Assisting Deaf Ukrainian Refugees in the Transition

We have been fairly quiet on social media these past several months, but a lot of great things have been happening. Since the start of the war in Ukraine, DeafBridge was the first nonprofit organization specifically for the Deaf to arrive at the border of Romania and Ukraine. With our history of working with the Deaf of Ukraine, the understanding of the language and the culture helped tremendously in providing humanitarian assistance to those displaced by the war.

Roman driving for DeafBridge

You may recall from earlier posts that DeafBridge had a team of drivers evacuating the Deaf and their families from various areas of Ukraine, including the occupied territories near the Russian boarder. Our very first driver was Roman. Chris knew Roman from his previous work with the Deaf camps in Eastern Ukraine. Roman contacted Chris for help getting his family to safety. As Roman witnessed the sacrifice and dedication Chris showed in helping others evacuate to safety, he returned, once his family was safe, and volunteered to drive rescue missions for DeafBridge. Roman became our first full-time driver and led several rescue and relief operations into occupied areas and other cities and villages across Ukraine. Roman lost count of how many families he was personally able to bring to safety although a conservative estimate is 400-500 individuals. He was eventually joined by 8 other drivers so the numbers of lives rescued became even greater.

Roman went deep into the front lines of the war and brought out some of Ukraine’s most vulnerable citizens, including the elderly, the Deaf, children, and the disabled. He also brought in food and supplies to those that couldn’t get these items themselves. Roman was truly a hero to so many lives. But soon the death and destruction began to take its toll. He witnessed streets lined with the dead and wounded, endured seemingly constant bombings, missile attacks, and gunfire, thankfully making it out each time without taking a hit. Yet with images forever imprinted in his mind that are too graphic and gruesome to convey here in words. Friends gone, homes and livelihoods destroyed, constant stress wondering how to survive another day, yet no time to think about it too long and some nights no time to even stop and sleep. Finally he contacted Chris and said that he was done. He needed a break.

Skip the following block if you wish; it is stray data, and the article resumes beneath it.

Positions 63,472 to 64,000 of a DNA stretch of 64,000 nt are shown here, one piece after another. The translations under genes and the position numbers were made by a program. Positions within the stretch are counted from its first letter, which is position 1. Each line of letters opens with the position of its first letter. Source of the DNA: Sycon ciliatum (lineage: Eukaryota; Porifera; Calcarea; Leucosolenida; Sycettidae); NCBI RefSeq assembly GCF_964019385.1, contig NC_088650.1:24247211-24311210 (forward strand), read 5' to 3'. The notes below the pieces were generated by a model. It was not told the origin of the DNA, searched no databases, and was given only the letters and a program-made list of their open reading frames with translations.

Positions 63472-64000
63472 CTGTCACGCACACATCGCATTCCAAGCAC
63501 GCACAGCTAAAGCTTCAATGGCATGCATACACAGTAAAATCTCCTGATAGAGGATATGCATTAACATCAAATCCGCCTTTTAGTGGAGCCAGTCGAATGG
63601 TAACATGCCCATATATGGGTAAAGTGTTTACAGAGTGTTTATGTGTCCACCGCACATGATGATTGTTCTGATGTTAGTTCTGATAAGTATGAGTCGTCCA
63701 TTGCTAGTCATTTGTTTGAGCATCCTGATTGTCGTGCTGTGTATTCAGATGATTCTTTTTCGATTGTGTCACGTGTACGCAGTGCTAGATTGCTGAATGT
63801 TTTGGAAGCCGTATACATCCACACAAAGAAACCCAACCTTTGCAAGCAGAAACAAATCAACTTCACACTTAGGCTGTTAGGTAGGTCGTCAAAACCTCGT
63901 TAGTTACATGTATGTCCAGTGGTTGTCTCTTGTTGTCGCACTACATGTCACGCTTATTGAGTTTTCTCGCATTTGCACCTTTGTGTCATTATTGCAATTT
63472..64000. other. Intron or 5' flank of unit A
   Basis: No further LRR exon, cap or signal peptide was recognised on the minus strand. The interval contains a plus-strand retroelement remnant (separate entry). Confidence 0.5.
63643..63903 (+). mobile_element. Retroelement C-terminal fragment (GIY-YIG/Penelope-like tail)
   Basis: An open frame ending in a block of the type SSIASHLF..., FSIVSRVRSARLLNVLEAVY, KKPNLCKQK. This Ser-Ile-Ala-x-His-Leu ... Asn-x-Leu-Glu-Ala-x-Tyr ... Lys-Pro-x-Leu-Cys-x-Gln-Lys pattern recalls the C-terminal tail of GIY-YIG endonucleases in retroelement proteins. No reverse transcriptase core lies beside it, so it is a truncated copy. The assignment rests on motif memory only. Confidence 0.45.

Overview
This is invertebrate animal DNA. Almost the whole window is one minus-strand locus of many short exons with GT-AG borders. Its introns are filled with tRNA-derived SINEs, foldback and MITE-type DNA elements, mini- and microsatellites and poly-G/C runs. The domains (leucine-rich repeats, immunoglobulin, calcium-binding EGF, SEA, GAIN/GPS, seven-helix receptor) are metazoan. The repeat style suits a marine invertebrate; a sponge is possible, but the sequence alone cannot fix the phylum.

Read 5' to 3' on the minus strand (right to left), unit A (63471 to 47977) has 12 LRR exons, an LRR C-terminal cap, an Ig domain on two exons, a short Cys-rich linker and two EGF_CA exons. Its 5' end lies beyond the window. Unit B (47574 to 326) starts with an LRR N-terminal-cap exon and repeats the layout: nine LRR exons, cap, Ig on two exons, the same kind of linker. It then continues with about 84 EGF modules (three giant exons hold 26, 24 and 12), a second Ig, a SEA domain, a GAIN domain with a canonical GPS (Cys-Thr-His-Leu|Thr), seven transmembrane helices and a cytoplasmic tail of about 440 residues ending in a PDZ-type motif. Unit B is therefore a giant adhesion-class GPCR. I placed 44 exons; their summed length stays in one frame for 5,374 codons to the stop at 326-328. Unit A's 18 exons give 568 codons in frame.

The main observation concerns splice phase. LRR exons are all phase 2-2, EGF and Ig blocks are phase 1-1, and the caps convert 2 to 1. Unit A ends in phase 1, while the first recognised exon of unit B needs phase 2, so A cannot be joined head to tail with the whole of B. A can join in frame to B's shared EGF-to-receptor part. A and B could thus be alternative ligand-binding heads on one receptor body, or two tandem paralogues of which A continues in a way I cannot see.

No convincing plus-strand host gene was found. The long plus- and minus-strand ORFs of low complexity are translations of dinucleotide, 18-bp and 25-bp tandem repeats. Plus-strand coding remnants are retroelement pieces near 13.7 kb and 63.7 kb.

Basic first aid and trauma care training- Roman holding a tourniquet.

PTSD is very real among many of the team members of DeafBridge and a break was needed to help them cope and be able to return to their families whole. We urged Roman to go be with his family. He went to be with his family, Chris returned to America and they both began the debriefing and healing process. Then the attacks against Roman’s home region of Sumy escalated again and he decided it was time to leave for good. He sold his auto mechanic/bodyshop business of 30 years, packed a few belongings, and left his home and all the rest behind.

Meanwhile, back in Texas, Chris and Stacey began discussing how they could bring Roman and his family to America. DeafBridge had assisted other families as they moved to various countries in Europe and even America. Roman’s family eventually made their way to Germany on a temporary visa but needed to find a permanent solution soon or they would be forced to return to Ukraine. With just weeks to spare, the sponsorship was approved and the family received their travel documents. DeafBridge purchased their plane tickets and the family flew to Texas. Roman is now working at a local autobody shop and his family is adjusting to small town Texas life. Roman hopes to eventually start his own body shop in Texas, but also wants to join DeafBridge back in Ukraine once he is able.

Chris with Roman, his wife, daughter, and mother-in-law, safely in America!

We want to thank you for your prayers and support. Roman’s family is just one example of many lives forever changed, and thanks to your ongoing generosity the rescue and relief operations can continue. Chris and a team (now also comprised of combat medics and former military) have been training and plan to return to train others to save lives. We will share more about that in a later blog.

Дуже дякую i Слава богу!

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